New Lessons this Fall



Open your books and turn to page 5.

Yes, you can hear that phrase everywhere. Students are starting out a new school year and that means new subjects and information to learn and digest. Some students will be challenged, some will be bored and then some will find a whole new exciting topic to spur them on.

So, what about you? Why not pick a new path in cooking that you have not tried before - perhaps baking bread, cooking ethnic foods, cake decorating, canning preserves, or creating luscious chocolate candies. Locate a how-to book appropriate to your chosen subject and study along with your kids while they do their homework. You will be surprised at what you can discover... and eventually digest!

This fall I am going to study cheesecakes. I can't remember the last time I tried making cheesecake and with all the different shapes of pans available, you can become very creative. The first purchase will be a springform pan and I think I'll start with a basic 9" round springform pan. Most cheesecake recipes I see, seem to call for this size. However, I'm intrigued by the mini cheesecake and individual mini springform pans. Also on the top of my list is a cheesecake recipe book. "The 50 Best Cheesecakes in the World" sounds like a good book to start with.

The first recipe that I will try won the competition at our county fair. It sounds heavenly. You could try it too... of course, you must like bananas!

Bananas Foster Cheesecake

Crust:

  • 3/4 cup all-purpose flour
  • 3/4 cup finely chopped pecans
  • 4 tbsp. unsalted butter
  • 3 tbsp. sugar
  • 2 tbsp. (packed) brown sugar
Filling:
  • 2 - 8 oz. pkgs. cream cheese, softened
  • 1-1/4 cups sugar
  • 2 tbsp. cornstarch
  • 3 lg. eggs
  • 2 cups pureed bananas (about 4 bananas)
  • 1 cup sour cream
  • 1-1/2 tbsp. fresh lemon juice
  • 1 tbsp. dark rum
  • 1/2 tsp. vanilla extract
  • 1/2 tbsp. ground cinnamon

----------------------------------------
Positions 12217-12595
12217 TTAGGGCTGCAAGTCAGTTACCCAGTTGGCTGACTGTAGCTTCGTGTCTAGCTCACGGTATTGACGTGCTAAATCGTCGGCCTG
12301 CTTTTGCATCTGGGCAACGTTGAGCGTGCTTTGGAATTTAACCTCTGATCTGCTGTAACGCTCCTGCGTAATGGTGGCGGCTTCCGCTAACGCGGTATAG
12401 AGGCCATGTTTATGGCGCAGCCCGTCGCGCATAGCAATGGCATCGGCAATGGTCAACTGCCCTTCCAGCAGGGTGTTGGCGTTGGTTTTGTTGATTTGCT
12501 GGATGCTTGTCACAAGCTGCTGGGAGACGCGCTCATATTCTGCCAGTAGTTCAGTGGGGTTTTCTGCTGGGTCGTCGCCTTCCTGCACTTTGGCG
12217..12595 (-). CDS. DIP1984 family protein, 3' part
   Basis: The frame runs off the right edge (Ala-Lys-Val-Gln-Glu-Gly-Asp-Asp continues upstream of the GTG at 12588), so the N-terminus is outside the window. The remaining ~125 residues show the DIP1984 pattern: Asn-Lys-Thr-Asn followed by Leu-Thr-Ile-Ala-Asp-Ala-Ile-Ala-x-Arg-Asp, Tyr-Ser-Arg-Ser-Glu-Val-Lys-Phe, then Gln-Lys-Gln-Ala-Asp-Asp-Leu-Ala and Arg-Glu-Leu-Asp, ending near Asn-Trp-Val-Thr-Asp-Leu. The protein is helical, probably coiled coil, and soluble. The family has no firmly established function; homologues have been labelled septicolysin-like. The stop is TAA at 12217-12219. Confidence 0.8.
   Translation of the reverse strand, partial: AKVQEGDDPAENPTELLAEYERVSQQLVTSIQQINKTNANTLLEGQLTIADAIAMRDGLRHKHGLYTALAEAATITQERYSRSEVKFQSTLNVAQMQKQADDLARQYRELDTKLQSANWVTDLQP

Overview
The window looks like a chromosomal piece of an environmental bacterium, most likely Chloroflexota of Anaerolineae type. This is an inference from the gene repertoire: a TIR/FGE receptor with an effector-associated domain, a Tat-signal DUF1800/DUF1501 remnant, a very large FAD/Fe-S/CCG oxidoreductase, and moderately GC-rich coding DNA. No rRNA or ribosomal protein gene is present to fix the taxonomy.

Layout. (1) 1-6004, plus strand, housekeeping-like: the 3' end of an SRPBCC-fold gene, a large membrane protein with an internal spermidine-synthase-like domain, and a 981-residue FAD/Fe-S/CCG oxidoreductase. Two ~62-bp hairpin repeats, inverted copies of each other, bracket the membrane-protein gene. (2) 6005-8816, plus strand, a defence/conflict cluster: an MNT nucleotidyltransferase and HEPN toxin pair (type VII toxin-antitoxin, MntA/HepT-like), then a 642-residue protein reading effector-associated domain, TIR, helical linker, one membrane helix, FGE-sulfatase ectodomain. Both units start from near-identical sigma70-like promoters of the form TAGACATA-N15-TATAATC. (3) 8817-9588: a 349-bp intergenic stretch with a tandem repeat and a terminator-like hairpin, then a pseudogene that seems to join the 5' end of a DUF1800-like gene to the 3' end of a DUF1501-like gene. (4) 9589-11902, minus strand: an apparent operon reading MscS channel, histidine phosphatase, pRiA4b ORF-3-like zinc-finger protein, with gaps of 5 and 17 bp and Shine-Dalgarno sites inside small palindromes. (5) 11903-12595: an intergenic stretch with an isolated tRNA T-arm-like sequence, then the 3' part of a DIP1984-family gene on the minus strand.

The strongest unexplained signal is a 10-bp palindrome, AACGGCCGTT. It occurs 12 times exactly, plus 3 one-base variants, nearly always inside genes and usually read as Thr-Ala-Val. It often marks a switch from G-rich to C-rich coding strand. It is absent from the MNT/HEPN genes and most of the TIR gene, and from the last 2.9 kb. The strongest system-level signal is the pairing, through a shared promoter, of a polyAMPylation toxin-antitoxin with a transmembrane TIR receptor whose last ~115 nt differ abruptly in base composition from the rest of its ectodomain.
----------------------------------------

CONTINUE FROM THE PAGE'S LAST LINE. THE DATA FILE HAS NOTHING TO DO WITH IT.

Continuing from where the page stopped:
• pinch of salt

Topping:

  • Sweetened whipped cream or whipped topping
  • 8 oz. caramel sauce
  • 1 tbsp. dark rum
  • Bananas, peeled and sliced
  • Finely chopped pecans (optional)

Position rack in center of oven and preheat to 350 degrees. Wrap outside of 9-inch diameter springform pan (3-inch high sides) with heavy-duty foil. Combine flour, pecans, butter, sugar, brown sugar, and vanilla in large bowl. Mix well. Press mixture onto bottom of prepared pan. Bake for 10-12 minutes.

Using an electric mixer, beat cream cheese in a large bowl until smooth. Gradually beat in sugar. Beat in cornstarch. Add eggs, one at a time, beating until just blended after each addition. Add pureed banana, sour cream, lemon juice, vanilla, rum, cinnamon and salt. Beat just until combined.

Transfer filling to crust-lined pan. Place springform in large roasting pan. Add enough hot water to roasting pan to come 1 inch up the sides of the springform pan.

Bake until center of cake is just set, about 1 hour 20 minutes. Turn off oven. Let cake stand in oven until cooled to room temperature, about 2 hours. Refrigerate cake until well chilled. Cover and refrigerate overnight.

Cut around cake to loosen; remove pan sides. Transfer cake to platter. Warm caramel sauce in small saucepan over low heat, stirring often. Mix in rum.

Decorate top of cake with sweetened whipped cream or whipped topping. Sprinkle with some finely chopped pecans (optional). Arrange sliced bananas around edge of cake. Drizzle sauce decoratively over cake. May serve leftover sauce on the side for drizzling.

I think the caramel sauce is what sold me on this recipe - drizzling caramel over anything always makes me want to take a bite.

So back to your homework...what have you decided to study this fall? Visit our website sale page for possible ideas.
Other topics to consider...

  • The Artful Cookie. Learning to bake and decorate elegant cookies.
  • Candymaking. Learn how to make truffles, fudge and other delectable goodies in your own kitchen.
  • Starter Cake Decorating Kit. Want to make your own delightful birthday cakes and treats. This kit contains some basic tools and instructions to get you started.
  • The New Napkin FoldingTransform simple linen squares into something dazzling - from frilly to dramatic!
  • Ball Blue Book of Preserving. Touted as the "bible" of home preserving, you will want to start with this book if you choose canning.
  • Beginners Garnishing Set. Learn to create frilled carrots, cucumber fans, and other whimsical additions for your dinners and buffets.
Final announcement of the day:
All lab work will take place in the kitchen tomorrow, please be prepared with ingredients and tools as needed!
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